Sunday, July 19, 2015

Fabric flower success! Part two

With fused petals in hand, florist's wire stem bent and ready to go, we can move on to the stamen and construction of the fabric flower. 

To make the stamen you will need a large button with at least 2 holes, 28 gauge wire (try the beading section of a craft store) and assorted beads with holes big enough to fit on the wire, and one crimp bead. You should have one "accent" bead for the tip of each stamen. You will also need two pieces of felt slightly bigger than the bent top of the florist's wire.

Supplies to make stamen for fabric flower
Cut a 25 inch length of the 28 gauge wire. How much you use will depend on how big a stamen you want. Poke the wire through each of the two holes in the button from the back. Pull the wire through so that on the right side of the button you have 1/3 of the wire coming through one hole and 2/3 of the wire coming through the other hole. Begin with the shorter side of the wire. Select a big bead to begin. You want one bigger than the size of the button hole so that your stamen can't get pulled to the back of the button. Add beads until you have a length of wire beaded to the height you want the stamen to be. Add the accent bead and bead the other half of the stamen. Take the wire back through the big bead and then through the button hole to the back of the button and hold or tape the end.
Return to the longer piece of wire. Complete as the first side and take the wire back to the back of the button. To make the third part of the stamen you will use the same longer piece of wire you have just created the second prong of the stamen with, but take it back to the front of the button through the first hole, not the one you just exited from. If your button has more than two holes, you can use a new hole, and you will need another big bead to begin. If there are two holes to your button you will probably not have space for another big bead, but you probably won't need it, as the stamen prong you already created will block the hole somewhat.
Completed stamen
Try making one of the stamen prongs bigger than the others to add interest, and vary the colors of the beads so they are not an exact match for the colors in your petals.

At the back of the button take the two wire tails through a crimp bead and secure. Push the crimp bead to the side of the hole, so it can't get sucked back to the right side of the button when you begin assembling the flower. 
Securing the stamen
Now you need 3 "trash" beads to act as spacers between the petals. These will not show. Find a needle that will easily fit through the spacer bead holes, and some thread that will match your felt.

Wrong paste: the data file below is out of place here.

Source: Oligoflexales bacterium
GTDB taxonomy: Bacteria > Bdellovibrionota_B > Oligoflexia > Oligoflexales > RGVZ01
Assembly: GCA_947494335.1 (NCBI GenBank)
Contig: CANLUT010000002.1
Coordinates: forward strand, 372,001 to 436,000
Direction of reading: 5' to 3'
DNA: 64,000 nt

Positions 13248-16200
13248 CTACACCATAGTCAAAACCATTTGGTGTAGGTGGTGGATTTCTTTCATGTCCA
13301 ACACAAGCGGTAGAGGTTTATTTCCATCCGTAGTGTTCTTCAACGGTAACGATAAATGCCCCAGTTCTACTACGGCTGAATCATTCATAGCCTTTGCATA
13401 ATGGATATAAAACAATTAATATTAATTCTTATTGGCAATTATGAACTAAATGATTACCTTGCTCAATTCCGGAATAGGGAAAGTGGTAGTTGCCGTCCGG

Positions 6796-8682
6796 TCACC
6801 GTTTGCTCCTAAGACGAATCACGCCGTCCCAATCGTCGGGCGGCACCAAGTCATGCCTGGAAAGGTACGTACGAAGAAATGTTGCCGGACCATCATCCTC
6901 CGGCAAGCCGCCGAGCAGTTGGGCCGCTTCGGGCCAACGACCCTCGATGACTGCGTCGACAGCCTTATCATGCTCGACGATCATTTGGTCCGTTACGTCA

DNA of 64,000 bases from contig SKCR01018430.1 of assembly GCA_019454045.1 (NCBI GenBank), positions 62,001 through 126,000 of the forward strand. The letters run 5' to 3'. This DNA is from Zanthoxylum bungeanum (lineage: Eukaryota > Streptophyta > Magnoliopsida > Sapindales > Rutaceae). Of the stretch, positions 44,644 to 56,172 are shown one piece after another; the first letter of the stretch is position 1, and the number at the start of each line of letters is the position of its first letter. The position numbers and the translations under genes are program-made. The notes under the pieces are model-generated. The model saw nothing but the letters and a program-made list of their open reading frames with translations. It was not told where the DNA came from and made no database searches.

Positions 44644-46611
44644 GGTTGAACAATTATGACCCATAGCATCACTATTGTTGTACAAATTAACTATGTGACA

Cut two pieces of felt slightly bigger than the florist's wire circle you made. Now find something to act as a stopper on the unbent end of the wire. This is important as sewing this bit is unwieldly and you may have the wire waving about in front of your face. I use a silicone plug made for securing quilting pins, but you could even use a piece of apple, just something to cover that sharp end. 

Now sew the wire to the felt. In theory you could probably glue it with a hot glue gun, but glue and I don't get along well, so I haven't tried that.
Now make a small snip in the center of the second piece of felt, remove your safety plug and slide the second piece of felt up the florist's wire. Reattach the safety plug. Sew the edges of the two pieces of felt together so the wire is concealed between them.

Set the felt aside and back to the flower. Take the smallest petal and make a back stitch on the back with the needle and thread. Place the stamen on the right side of the smallest petal. From the back of the flower, take the needle through the hole in the button, and back down through the other hole, as though you were sewing on a button. Be careful not to take the needle through any of the beads. Make about 5 passes through the button to secure the stamen to the first petal. 

With the needle at the back of the petal take another back stitch. Attach the spacer bead. 
Now take the needle through the next petal, take a back stitch, then attach the spacer bead, and repeat until you are at the back of the biggest petal. Take a back stitch. 
Now for the slightly awkward part. Those of you who are capable of using glue and actually attaching only the things you were intending to attach might want to use glue at this point. Otherwise, take your florist's wire, and the petal, and sew the felt on to the bottom of the flower, being careful not to sew through more than the bottom petal. Make sure the safety plug is on the bottom of the florist's wire.
You can see that I made especially large stitches in some places so you could see them. Yes, that's what happened...

Ready?? 'Cause this is the fun part! Flip your flower over and bend those flexible petals to whatever shape your heart desires. Don't like it? Unbend and rebend. Your flower will stand proud on the wire and be very stable. You can also bend the florist's wire to fit into a vase. If you were feeling wild, you could also find some funky chenille sticks to wind around the florist's wire if you want the flower to protrude out of the vase.
Flexible fabric flower

Ta da!
Fabric flower Ta-Da!

Now you can make a vase full!

Flexible fabric flower arrangement
If the petals seem too much work, or for some contrast, you could experiment with just one base fabric petal and use the wire and beads to create the interest. The possibilities are endless!
Beaded flowers

No comments:

Post a Comment